I've returned to the Lion City Singapore to a time of year where there are pollution warnings. I'm told that this is caused by farmers in Sumatra (Indonesia) that still use cheaper slash-and-burn methods of clearing land for palm oil plantations. This is an annual situation during the dry season from June to September.
The Pollution Standards Index (PSI) indicates that hazardous levels are 101 and 200. Currently the PSI is between 282 - 300, breaking the 226 record reached by Singapore in 1997 when smog disrupted shipping and air travel across South East Asia. At that time it caused widespread health problems and cost the regional economy billions of dollars as a result of business and air disruptions. The particles in the air can cause respiratory problems as their size allows them to lodge deep in the bloodstream. This haze is said to worsen in the coming weeks.
Read more about it HERE
So why am I talking about this on my blog? I've just arrived from beautiful British Columbia where the mountain air is fresh and the sky is blue. I spend a lot of my time in Jamaica where we swim in the ocean and take in the rise of each new dawn with the sun casting rays across the hillside. Arriving in the place of my birth during this "haze" season is an incredible shock to the system.
As morning came and I arose from my jetlag, all I could see outside my window was brown sky. It reminded me of some post apocalyptic scene out of a movie where the sun has bleached the earth and the sky is ridden with polluted reminants of war and technology. I do not want to go outside yet I do not want to remain in the air conditioned capsules (both terrible for vocalists.) I hear construction all around and it's business as usual, watching the workers toiling under hard labour with no masks. Hard hats are not going to help with the respitory problems. I wonder why it is humane to allow those at a lower income level to remain working outside - do they not also have life, health and families that love them? This brown air can't be good for tourism. It horrifies me that reading the Singaporean blogs and comments shows the only backlash is for the Indonesia. Take 10 steps back and look at the big picture, the issue is much deeper than that.
I think about how Singapore is No. 1 in the world's top 50 economies, yet there is no promise of clean air from June to September. (Singapore also ranks No. 1 as the world's least positive people in a recent Gallap poll). Money as the end goal is not attuned to life and the pursuit of something more, made even more apparent by the lack of clean air, water and food. How does the attitude toward life change in people when there is little forseeable future in the environment all around? Cycles of work and debt makes one forget about sitting outside and having a picnic with family, jumping into a lake with friends or bike riding on the coast for some exercise and fresh air. In this environment food is expensive yet scarce. The replacement and new norm is of course the latest Samsung or HTC, 4 Chanel stores on Orchard Road or diriving an Italian sports car in a country where it costs $154,000 to drive a Toyota Prius. (No seriously, there are 3 lambos stuck in traffic going no where at any given time.)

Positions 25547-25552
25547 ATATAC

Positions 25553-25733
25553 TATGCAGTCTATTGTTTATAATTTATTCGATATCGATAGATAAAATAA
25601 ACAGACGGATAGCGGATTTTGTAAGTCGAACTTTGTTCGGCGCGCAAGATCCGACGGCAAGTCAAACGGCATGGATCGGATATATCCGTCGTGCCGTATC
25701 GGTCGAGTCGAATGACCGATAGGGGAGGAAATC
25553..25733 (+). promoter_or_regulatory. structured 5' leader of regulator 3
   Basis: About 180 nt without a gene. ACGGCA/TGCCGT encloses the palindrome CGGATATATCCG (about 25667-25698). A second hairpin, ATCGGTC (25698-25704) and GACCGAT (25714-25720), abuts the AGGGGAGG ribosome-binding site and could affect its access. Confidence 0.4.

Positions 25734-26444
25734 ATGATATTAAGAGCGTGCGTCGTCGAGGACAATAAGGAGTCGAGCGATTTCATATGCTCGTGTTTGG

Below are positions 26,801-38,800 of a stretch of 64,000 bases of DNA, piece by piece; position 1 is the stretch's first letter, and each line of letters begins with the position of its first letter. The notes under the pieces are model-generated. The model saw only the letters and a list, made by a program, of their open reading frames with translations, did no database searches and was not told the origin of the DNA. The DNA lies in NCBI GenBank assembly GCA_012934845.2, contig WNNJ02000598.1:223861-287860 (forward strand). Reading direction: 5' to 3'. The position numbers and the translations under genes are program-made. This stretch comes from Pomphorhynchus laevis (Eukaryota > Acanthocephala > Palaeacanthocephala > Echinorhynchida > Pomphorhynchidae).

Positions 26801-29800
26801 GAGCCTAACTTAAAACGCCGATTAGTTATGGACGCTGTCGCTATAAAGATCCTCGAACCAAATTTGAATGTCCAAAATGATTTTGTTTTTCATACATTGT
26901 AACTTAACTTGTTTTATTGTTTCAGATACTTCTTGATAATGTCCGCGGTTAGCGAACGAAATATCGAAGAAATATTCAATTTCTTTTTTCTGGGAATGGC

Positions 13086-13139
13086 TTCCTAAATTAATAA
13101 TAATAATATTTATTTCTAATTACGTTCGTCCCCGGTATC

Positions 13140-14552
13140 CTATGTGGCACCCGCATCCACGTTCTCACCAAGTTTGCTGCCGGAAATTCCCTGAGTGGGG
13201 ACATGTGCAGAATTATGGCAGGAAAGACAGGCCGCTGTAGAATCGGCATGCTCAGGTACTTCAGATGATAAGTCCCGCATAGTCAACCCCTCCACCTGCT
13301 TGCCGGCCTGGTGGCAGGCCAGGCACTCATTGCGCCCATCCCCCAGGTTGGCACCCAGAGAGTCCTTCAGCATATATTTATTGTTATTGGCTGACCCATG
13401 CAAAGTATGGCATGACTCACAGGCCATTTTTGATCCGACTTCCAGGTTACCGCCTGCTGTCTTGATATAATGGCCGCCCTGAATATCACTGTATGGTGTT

When I opened my first company M1 Group for the release of Mississauga years ago, I ensured that my logo represented my Singaporean heritage in the form of the merlion. I used to brag to my friends that I was born in a country with the best tasting food, the craziest technology and the most efficient and hard working people. What does it all mean when as a country we've lost our nature (air, water, food) and as a people we have lost our soul?
I'm scheduled to perform in Bedok this Saturday, June 22 together with long time comrade DJ XG - at the very place where I picked up my first Public Enemy Tape and fell in love with Hiphop. Right now...it's bigger than Hip Hop. A punk and activist friend has gone through the red tape (no easy feat here in Singapore) to make a neighbourhood show like this possible. The Singapore police have requested my set list and all my lyrics. Don't worry, the rude girl is polite.
To return to the very place that started my journey, and perform for the people is a great blessing in life. At this juncture, the plight of a future here weighs heavy on my mind. It is the role of the artist to express the voice of the people. If you're in Singapore, please come out to the show and let's have a conversation so I can understand more and we can build this dialogue toward change. Until then, I'll be looking for a place to make customized Masia One face masks.